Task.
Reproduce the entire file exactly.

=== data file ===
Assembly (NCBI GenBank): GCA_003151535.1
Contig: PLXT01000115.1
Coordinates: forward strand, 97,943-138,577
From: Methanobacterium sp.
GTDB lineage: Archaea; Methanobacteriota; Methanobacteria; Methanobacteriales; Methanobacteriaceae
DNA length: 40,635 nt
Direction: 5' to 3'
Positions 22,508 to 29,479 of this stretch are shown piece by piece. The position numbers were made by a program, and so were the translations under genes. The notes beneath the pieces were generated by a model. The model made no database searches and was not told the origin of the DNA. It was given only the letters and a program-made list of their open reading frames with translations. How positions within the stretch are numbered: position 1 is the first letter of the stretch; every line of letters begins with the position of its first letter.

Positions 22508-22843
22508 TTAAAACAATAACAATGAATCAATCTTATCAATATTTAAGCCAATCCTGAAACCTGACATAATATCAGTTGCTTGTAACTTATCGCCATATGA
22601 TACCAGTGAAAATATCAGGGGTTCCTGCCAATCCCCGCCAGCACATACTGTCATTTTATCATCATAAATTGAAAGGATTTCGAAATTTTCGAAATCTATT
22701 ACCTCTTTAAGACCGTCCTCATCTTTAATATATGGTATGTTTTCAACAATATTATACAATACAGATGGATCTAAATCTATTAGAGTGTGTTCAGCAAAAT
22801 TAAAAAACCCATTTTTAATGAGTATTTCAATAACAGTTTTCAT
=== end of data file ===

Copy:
Assembly (NCBI GenBank): GCA_003151535.1
Contig: PLXT01000115.1
Coordinates: forward strand, 97,943-138,577
From: Methanobacterium sp.
GTDB lineage: Archaea; Methanobacteriota; Methanobacteria; Methanobacteriales; Methanobacteriaceae
DNA length: 40,635 nt
Direction: 5' to 3'
Positions 22,508 to 29,479 of this stretch are shown piece by piece. The position numbers were made by a program, and so were the translations under genes. The notes beneath the pieces were generated by a model. The model made no database searches and was not told the origin of the DNA. It was given only the letters and a program-made list of their open reading frames with translations. How positions within the stretch are numbered: position 1 is the first letter of the stretch; every line of letters begins with the position of its first letter.

Positions 22508-22843
22508 TTAAAACAATAACAATGAATCAATCTTATCAATATTTAAGCCAATCCTGAAACCTGACATAATATCAGTTGCTTGTAACTTATCGCCATATGA
22601 TACCAGTGAAAATATCAGGGGTTCCTGCCAATCCCCGCCAGCACATACTGTCATTTTATCATCATAAATTGAAAGGATTTCGAAATTTTCGAAATCTATT
22701 ACCTCTTTAAGACCGTCCTCATCTTTAATATATGGTATGTTTTCAACAATATTATACAATACAGATGGATCTAAATCTATTAGAGTGTGTTCAGCAAAAT
22801 TAAAAAACCCATTTTTAATGAGTATTTCAATAACAGTTTTCAT